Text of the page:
about the exhibition
San Antonio, TX
May 14–September 20, 2009about the artist
Japanese-born artist Mimi Kato creates computer-generated self-portraits and animations informed by folk tales she heard as a child. In Parade (2006), a self portrait-based photographic collage, the artist donned animal masks and costumes, acting as Japanese mythological creatures. Through costume, Kato assumes the personalities of these characters, thus establishing a method of self-expression that merges fantasy with reality.
Kato received her MFA from the University of Texas at San Antonio in 2006. She has had solo exhibitions at Roswell Museum of Art, Roswell, NM (2008); Ballina Arts Center, Ballina, Ireland (2007); and Joan Grona Gallery, San Antonio, TX (2006). Kato's recent group exhibitions include What isn't it, Texas State University, San Marcos, TX (2009); Dry Heat, Eastern New Mexico University, Portales, NM (2008); Art Now Miami, International Art Fair, Miami, FL (2007); and Foto Noviembre, International Photo Festival, Canary Island, Spain (2007). Kato was the recipient of an Artpace travel grant in 2007.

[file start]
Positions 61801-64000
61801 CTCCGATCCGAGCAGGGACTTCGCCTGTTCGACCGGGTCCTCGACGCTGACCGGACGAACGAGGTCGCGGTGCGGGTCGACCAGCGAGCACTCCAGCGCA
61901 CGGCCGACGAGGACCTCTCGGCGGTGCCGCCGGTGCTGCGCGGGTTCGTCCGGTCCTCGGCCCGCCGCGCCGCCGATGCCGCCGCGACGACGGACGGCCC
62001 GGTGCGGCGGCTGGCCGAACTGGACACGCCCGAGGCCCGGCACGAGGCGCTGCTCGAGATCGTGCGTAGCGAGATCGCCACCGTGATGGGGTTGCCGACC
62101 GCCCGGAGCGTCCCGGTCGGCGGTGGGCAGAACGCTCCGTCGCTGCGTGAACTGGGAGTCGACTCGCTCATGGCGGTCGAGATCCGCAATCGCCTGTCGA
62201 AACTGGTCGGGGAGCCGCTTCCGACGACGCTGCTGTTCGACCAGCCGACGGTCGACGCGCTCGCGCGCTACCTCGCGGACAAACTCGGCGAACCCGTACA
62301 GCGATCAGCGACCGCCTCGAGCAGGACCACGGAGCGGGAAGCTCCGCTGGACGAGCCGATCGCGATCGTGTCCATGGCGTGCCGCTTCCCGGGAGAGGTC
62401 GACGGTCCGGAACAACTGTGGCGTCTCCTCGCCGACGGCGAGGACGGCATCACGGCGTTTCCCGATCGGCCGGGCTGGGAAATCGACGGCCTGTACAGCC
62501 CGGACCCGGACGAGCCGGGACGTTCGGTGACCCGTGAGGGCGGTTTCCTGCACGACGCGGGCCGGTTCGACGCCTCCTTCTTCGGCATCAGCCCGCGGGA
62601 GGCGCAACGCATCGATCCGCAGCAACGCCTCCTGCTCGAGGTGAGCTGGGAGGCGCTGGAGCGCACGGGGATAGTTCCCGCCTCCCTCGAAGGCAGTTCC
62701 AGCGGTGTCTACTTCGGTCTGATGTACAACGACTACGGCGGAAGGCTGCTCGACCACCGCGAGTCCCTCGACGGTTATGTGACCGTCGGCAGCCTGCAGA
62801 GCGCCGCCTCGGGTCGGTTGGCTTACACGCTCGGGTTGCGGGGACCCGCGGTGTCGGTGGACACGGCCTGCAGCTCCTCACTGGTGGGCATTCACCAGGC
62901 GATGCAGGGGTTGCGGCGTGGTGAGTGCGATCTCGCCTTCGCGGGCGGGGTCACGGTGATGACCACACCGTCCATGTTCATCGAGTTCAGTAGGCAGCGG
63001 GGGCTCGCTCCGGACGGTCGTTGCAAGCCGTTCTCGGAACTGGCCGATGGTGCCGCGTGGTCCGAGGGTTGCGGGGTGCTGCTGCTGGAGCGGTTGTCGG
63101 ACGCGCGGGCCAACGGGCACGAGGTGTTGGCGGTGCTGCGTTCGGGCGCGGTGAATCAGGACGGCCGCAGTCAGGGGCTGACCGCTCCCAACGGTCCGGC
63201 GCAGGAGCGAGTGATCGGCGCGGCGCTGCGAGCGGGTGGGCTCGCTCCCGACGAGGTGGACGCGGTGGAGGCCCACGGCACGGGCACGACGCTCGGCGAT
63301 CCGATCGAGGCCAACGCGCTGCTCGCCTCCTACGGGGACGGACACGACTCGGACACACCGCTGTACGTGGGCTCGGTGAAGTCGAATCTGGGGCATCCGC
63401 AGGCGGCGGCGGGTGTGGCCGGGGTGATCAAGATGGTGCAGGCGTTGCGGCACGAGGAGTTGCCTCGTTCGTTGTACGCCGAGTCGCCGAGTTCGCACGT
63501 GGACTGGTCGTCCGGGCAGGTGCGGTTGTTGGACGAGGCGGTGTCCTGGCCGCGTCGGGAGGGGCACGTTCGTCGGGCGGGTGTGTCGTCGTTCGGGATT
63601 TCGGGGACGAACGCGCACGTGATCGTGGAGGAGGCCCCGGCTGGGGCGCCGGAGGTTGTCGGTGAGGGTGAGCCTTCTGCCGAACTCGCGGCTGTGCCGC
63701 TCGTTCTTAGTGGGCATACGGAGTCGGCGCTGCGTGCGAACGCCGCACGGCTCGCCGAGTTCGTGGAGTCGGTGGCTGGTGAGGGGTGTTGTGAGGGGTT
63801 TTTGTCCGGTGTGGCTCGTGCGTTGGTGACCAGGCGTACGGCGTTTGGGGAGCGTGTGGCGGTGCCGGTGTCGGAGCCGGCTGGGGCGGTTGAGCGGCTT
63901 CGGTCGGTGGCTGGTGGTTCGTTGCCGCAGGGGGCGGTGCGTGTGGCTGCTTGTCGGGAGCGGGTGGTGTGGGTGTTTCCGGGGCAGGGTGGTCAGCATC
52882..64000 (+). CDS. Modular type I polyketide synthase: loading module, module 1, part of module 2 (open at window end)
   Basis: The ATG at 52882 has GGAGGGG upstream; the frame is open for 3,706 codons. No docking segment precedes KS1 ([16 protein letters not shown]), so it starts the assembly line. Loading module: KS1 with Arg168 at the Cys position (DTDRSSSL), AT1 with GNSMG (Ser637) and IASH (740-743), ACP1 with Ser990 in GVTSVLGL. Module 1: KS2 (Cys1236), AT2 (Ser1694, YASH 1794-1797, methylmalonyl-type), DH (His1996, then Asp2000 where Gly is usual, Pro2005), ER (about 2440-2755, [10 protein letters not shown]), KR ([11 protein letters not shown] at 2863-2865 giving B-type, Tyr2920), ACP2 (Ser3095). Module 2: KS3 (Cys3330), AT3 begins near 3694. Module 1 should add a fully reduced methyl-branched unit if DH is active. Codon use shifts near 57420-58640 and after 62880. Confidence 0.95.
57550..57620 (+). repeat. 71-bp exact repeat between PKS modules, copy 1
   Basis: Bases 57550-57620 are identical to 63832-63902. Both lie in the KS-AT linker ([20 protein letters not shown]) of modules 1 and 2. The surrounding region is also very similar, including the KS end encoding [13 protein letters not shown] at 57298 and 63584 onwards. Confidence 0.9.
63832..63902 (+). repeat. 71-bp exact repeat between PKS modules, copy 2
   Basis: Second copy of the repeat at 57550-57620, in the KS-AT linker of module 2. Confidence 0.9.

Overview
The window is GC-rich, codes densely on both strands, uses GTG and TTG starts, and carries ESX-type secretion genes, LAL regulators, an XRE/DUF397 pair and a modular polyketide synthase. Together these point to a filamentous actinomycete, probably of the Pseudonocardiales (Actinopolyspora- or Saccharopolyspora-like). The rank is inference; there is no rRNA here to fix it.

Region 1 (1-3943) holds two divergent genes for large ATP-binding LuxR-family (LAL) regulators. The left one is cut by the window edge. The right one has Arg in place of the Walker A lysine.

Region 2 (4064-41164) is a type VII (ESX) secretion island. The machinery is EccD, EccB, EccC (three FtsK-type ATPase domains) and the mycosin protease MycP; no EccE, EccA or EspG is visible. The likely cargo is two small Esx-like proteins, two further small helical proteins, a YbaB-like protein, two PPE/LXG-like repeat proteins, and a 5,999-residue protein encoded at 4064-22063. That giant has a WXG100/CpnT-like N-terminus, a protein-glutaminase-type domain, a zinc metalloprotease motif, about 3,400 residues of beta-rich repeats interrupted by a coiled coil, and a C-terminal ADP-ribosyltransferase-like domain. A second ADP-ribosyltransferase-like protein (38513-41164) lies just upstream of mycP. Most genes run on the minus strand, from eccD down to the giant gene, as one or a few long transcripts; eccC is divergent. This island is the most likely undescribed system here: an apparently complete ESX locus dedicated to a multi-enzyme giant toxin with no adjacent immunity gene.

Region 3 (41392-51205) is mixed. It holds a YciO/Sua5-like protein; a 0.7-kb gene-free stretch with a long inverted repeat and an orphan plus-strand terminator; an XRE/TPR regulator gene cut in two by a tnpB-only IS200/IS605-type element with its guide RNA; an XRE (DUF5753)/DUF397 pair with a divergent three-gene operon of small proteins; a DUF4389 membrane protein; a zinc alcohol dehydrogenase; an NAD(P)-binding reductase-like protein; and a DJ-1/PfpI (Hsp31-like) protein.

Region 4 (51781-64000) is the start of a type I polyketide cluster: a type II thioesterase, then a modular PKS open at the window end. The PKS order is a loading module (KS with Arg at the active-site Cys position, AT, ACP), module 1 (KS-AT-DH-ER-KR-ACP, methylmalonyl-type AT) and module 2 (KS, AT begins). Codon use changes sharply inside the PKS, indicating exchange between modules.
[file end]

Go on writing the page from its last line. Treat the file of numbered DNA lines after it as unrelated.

about the exhibition
Kato's WindowWorks exhibition, One Afternoon, is a frosted film photographic collage combining illustrative landscape with photographs of the artist. The cartoon-esque setting is typical of urban areas in Japan, and resembles Kato's home town, while the poses and costumes of the characters reflect a stereotypical concept of Japanese businesswomen, shop owners, and grandmothers. By combining the comic strip landscape with photorealistic images, Kato establishes a hybrid environment in which an exaggerated narrative points out the underlying absurdity of our everyday routine.
With this exhibition, the artist has further developed her theatre-based practice, this time incorporating posturing influenced by traditional Japanese Kyogen performers and a contemporary form of Japanese dance called Butoh. Kato's reference to theater is expressed not only through the performative aspect of the work, but also in her development of original choreography and narration, as well as handmade costumes and props. The format of One Afternoon refers to 16th century Japanese cityscape painting, which depicts the cityscape from an aerial perspective-the influence of Eitoku Karino's Rakuchu rakugai zu (Scenes in and around the Capital) is of particular importance to this piece.